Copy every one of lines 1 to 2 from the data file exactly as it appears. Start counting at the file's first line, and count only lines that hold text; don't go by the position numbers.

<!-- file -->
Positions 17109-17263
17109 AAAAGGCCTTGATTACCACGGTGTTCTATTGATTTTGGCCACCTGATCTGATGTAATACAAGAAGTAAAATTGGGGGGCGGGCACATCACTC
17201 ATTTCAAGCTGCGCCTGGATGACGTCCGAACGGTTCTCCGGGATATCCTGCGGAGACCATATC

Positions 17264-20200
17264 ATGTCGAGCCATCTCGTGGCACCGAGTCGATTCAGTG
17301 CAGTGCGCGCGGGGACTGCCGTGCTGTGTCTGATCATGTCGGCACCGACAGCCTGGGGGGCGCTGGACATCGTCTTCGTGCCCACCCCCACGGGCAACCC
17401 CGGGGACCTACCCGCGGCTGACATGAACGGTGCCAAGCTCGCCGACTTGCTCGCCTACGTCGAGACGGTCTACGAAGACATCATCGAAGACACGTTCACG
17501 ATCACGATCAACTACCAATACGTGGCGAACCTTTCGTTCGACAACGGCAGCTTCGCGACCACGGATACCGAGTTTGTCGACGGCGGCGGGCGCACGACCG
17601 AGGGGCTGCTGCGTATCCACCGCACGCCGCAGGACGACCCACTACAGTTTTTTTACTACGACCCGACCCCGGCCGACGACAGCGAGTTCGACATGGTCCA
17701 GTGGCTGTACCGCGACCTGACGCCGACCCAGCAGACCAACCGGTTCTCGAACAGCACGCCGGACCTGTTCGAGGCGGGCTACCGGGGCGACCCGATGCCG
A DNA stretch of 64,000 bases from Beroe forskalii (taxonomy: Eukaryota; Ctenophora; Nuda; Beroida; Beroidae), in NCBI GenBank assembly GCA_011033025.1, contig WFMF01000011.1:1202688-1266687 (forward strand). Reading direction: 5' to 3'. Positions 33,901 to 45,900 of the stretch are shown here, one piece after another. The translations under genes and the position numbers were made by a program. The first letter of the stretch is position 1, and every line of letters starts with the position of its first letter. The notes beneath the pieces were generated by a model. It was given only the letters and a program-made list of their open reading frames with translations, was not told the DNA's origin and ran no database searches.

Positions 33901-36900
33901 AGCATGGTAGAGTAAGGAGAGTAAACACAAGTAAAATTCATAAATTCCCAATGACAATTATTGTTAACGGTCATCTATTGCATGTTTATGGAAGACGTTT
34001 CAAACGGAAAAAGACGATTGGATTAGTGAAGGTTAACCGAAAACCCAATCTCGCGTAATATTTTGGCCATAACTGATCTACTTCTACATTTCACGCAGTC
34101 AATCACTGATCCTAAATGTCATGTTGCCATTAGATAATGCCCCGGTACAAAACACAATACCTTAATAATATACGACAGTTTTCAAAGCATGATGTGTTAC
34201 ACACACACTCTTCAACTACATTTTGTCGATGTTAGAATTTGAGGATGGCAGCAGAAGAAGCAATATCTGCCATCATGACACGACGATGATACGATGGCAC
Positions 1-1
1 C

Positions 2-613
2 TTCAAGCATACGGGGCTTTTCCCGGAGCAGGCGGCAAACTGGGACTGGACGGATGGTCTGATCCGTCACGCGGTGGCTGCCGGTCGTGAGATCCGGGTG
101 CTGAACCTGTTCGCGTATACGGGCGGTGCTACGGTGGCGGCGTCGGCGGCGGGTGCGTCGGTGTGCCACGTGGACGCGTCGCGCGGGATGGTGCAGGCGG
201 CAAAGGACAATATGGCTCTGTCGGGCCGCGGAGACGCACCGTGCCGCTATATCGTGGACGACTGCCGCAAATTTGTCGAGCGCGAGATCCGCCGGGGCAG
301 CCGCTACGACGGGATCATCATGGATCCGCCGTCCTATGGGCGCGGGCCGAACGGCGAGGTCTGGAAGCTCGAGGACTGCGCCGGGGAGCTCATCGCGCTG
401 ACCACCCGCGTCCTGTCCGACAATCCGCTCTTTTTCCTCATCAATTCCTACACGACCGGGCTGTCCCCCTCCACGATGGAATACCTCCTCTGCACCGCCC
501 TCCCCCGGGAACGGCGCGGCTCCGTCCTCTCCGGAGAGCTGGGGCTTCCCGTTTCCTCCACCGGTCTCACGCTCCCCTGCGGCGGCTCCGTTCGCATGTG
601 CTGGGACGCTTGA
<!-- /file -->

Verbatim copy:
Positions 17109-17263
17109 AAAAGGCCTTGATTACCACGGTGTTCTATTGATTTTGGCCACCTGATCTGATGTAATACAAGAAGTAAAATTGGGGGGCGGGCACATCACTC